UCR

Chancellor's Friday Letters



Senior Giving


Senior Giving

June 8, 2012

Dear Friends,

As most know, the Big C, perched on top of the Box Springs Mountain, keeps a watchful eye over our campus.

It is the site of many memories for students and alumni, and it has endured its fair share of “alterations” over the years.

It has been painted white, green, pink, red, plaid and striped like a zebra. It has been turned into a zero, and it was used as part of the name “McCarthy” during a visit of the Presidential “peace candidate” Senator Eugene McCarthy in 1968.

From time to time, additional symbols have been appended with a range of meanings…usually socially acceptable.

Construction of the C started in 1955, and at 132 feet long and 70 feet wide, the C is the largest concrete block letter in the UC system.  We are eternally grateful to the Yeager family, which finished the project in 1958 by pouring the C-ement.

Less well known is the fact our C is the first tangible manifestation of “senior gifts” at UCR, which have helped build a culture of philanthropy here.

The senior gift concept was a hit-or-miss proposition along the way, but it gained firm traction late last century, and now it is fair to say that it is embedded as part of our DNA – the concept of giving back.  It was the Associated Students who decided to cast the senior gift tradition in concrete – as it were – in 1998.

This year, in that pervasive spirit of generosity that I find in so many of our students, ASUCR decided that the senior gift would help provide scholarships for military veterans who risked their lives on behalf of us all.  And the vehicle they chose was the Operation Education program.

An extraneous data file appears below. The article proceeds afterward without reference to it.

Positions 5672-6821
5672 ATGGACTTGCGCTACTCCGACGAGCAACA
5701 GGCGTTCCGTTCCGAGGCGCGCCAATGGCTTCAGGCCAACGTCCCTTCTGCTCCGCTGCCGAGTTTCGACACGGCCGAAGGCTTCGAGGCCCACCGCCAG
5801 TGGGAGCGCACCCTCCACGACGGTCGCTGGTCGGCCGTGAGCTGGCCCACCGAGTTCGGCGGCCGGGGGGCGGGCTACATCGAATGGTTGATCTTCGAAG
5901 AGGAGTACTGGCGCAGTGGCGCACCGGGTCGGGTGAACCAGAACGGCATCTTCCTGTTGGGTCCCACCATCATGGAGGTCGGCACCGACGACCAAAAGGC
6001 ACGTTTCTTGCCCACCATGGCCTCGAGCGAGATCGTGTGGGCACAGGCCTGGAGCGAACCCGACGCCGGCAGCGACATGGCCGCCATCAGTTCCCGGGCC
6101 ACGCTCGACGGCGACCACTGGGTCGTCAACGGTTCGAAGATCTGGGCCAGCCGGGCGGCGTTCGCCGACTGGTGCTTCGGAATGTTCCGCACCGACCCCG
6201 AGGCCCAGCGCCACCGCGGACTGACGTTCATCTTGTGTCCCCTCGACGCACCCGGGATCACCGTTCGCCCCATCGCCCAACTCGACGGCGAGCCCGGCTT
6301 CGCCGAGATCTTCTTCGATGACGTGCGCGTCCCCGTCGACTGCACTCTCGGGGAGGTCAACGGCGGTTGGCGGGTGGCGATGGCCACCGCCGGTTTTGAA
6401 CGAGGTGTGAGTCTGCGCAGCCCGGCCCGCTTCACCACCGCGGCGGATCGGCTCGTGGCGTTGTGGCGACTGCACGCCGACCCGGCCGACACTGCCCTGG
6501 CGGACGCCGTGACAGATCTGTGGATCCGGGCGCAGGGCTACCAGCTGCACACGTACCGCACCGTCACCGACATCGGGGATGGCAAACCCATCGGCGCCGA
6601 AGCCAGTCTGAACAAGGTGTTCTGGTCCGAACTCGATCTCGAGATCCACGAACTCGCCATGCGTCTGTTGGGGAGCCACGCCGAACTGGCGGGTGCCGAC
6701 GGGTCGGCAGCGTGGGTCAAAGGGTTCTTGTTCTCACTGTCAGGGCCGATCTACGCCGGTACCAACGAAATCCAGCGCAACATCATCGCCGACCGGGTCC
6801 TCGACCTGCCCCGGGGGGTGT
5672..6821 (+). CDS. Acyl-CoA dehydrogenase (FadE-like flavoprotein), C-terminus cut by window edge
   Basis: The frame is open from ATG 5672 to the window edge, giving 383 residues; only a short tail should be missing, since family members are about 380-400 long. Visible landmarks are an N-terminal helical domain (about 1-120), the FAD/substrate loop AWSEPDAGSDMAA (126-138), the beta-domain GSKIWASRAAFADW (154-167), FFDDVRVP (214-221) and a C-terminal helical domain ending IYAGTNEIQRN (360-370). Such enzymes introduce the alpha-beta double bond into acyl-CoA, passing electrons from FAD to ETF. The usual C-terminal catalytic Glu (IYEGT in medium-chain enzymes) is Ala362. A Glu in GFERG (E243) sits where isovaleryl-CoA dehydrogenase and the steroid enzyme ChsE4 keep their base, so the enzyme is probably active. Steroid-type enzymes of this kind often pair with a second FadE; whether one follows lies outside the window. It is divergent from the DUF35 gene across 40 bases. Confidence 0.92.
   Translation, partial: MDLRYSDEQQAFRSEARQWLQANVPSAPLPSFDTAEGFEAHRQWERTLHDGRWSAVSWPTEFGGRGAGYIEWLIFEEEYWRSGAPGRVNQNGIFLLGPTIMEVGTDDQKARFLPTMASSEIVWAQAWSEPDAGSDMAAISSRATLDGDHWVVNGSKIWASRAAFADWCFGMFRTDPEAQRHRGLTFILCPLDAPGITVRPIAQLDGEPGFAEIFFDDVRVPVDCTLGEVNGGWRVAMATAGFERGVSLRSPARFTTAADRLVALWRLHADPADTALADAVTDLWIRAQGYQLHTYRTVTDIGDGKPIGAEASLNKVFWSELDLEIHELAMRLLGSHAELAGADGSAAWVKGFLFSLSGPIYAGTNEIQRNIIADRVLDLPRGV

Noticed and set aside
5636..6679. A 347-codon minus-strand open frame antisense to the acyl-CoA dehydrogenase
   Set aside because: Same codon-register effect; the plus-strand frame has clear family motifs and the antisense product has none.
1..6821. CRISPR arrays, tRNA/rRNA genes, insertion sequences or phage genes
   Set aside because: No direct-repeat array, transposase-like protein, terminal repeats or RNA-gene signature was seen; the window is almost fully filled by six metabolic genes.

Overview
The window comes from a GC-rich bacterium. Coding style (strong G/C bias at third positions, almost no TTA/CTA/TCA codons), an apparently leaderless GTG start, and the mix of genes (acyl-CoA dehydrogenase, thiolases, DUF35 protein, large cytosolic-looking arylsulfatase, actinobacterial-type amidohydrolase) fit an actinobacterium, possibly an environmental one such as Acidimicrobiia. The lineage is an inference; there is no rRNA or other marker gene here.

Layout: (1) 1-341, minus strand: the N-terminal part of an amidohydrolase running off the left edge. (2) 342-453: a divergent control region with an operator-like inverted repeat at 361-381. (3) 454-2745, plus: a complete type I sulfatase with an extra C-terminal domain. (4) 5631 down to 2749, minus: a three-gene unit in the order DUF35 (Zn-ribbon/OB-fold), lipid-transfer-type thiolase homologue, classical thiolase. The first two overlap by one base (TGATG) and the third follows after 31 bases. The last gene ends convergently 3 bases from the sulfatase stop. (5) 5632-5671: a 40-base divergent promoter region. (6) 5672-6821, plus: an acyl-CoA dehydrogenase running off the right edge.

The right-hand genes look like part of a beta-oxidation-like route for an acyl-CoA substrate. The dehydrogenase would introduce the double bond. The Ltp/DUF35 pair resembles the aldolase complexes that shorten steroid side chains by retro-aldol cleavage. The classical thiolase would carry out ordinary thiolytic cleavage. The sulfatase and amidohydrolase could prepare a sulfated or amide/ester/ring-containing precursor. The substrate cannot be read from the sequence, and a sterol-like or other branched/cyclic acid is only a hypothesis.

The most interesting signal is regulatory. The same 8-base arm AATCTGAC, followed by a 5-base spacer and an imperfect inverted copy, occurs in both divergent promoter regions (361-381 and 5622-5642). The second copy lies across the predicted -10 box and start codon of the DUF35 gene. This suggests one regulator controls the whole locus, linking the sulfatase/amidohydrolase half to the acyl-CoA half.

Operation Education scholarships give back to veterans who were disabled while on active duty after 9/11. On a concrete level, the support enables veteran students to acquire new skills, pursue new careers, overcome disabilities, and gain financial independence. But on a human level, this senior gift informs our veterans with disability that their fellow students care, and care deeply, and that they appreciate their sacrifices.

This year, students – and their parents, friends and families – have been giving $20.12 (reflecting the year of graduation) toward the senior gift.  But beyond the impacts discussed above, it’s 20 bucks that establishes each soon-to-be alumnus’s personal tradition of beginning to give back to her/his alma mater.

Over the years, senior gifts have had an impact – sometimes physically and sometimes in terms of the hope and support provided to individual students.

Over the years, UCR students have contributed to scholarships, the Learning Center and the Career Center. Their generosity has provided a mural for the campus, and beautified the HUB including trees and furnishings to the patio area.

In the spirit of conservation and sustainability, seniors one year contributed to recycling efforts and, equally meaningfully, added to the books on reserve at the library for students who cannot afford to buy their own.

Particularly touching for me personally is the fact that seniors come up with the money for these gifts at a time when many of them face uncertain futures with no job yet pinned down. Sometimes they charge the gift to their credit card, or ask family to help them out. Still other seniors have delivered loose change to cover their pledges.

Good for our seniors.  Good for those they help succeed.  Good for all of us.

I close with a note to our current students: you are entering the early dog-days of summer.  My trusty pooch, Bella, and I – along with my assistant, Jessica – will be out and about campus Monday afternoon encouraging your success on finals.

Best wishes,

Tim

Tim White, Chancellor

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http://promise.ucr.edu/profile-technology-canalizo.html

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http://ucrtoday.ucr.edu/6117

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http://ucrtoday.ucr.edu/6760

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What else is going on at UCR?  http://www.ucr.edu/happenings/


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